This Week In History News, Oct. 23 – 29

Published October 28, 2022

Vikings swords unearthed in Sweden, World War II "ghost boat" found in California, ancient bog bodies discovered in Germany.

1,200-Year-Old Swords Used As Grave Markers At A Viking Burial Ground Were Just Uncovered In Sweden

Swedish Viking Sword

ArkeologernaThough approximately 20 Viking swords have been found in this region before, this is the first time that two swords were discovered at the same burial ground and left standing in an upright position.

Viking warriors had nearly religious relationships with their swords. They believed that a man and his sword were bound together for life and that power eternally flowed from one to the other. Meanwhile, because swords were so expensive to produce, only the richest or luckiest warriors were able to wield one, and losing or damaging your sword was a catastrophe of epic proportions.

And because these swords were so prized and well cared for, those that have been found by archaeologists in recent years often remain stunningly intact despite being more than a millennium old. Recently, archaeologists in Sweden made just this sort of discovery when they unearthed two 1,200-year-old Viking swords at a burial ground in Västmanland County. They were found sticking right up out of the earth and were likely placed that way intentionally to serve as sacred grave markers.

Learn more about this astounding find here.

World War II ‘Ghost Boat’ Revealed In Drought-Stricken California Lake, Leaving Experts Baffled

World War 2 Ghost Boat

U.S. Forest ServiceRoughly 23,000 Higgins boats were made during World War II, and many historians claim they changed the way that naval battles were fought.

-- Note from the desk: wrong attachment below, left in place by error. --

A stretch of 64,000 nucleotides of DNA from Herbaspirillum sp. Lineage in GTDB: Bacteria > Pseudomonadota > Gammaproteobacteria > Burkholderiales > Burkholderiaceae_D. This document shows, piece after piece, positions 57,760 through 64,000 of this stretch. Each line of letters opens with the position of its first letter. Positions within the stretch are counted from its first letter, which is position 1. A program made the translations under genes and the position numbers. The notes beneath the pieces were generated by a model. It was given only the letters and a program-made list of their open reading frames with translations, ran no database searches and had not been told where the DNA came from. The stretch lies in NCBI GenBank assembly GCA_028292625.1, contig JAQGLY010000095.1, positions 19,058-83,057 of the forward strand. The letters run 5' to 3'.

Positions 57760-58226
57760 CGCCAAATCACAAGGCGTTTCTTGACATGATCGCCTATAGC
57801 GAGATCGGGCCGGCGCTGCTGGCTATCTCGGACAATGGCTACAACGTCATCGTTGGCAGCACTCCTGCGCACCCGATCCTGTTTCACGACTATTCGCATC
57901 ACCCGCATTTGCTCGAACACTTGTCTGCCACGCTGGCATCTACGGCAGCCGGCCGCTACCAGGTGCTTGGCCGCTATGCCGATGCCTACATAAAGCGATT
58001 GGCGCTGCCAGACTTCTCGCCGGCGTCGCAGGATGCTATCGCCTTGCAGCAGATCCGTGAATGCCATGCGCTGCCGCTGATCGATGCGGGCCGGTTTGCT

As many regions in the western United States face ongoing droughts, a number of objects that once lurked beneath the surfaces of lakes and rivers are revealing themselves to the world. And now, an old, rusted boat used during World War II has inexplicably been found in a lake in Northern California.

Dig deeper in this report.

Archaeologists Just Unearthed 10,500-Year-Old Human Remains In A German Bog

Bones Found In German Bog

Archäologisches Landesamt Schleswig-HolsteinArchaeologists examine the 10,500-year-old, cremated bones found in Germany.

Since the 1920s, archaeologists exploring the Duvensee bog in Germany’s Schleswig-Holstein region have uncovered pieces of flint, evidence of hazelnut roasting, and bark mats from Stone Age campsites. But they never found any human remains — until now.

In October 2022, archaeologists uncovered 10,500-year-old cremated bones at the site, which once hosted scores of Mesolithic or Middle Stone Age campsites. Not only are these bones the first human remains discovered at the site, but they’re also northern Germany’s oldest-known burial.

Read on here.

All That's Interesting
Established in 2010, All That's Interesting brings together a dedicated staff of digital publishing veterans and subject-level experts in history, true crime, and science. From the lesser-known byways of human history to the uncharted corners of the world, we seek out stories that bring our past, present, and future to life. Privately-owned since its founding, All That's Interesting maintains a commitment to unbiased reporting while taking great care in fact-checking and research to ensure that we meet the highest standards of accuracy.
John Kuroski
John Kuroski is the editorial director of All That's Interesting. He graduated from New York University with a degree in history, earning a place in the Phi Alpha Theta honor society for history students. An editor at All That's Interesting since 2015, his areas of interest include modern history and true crime.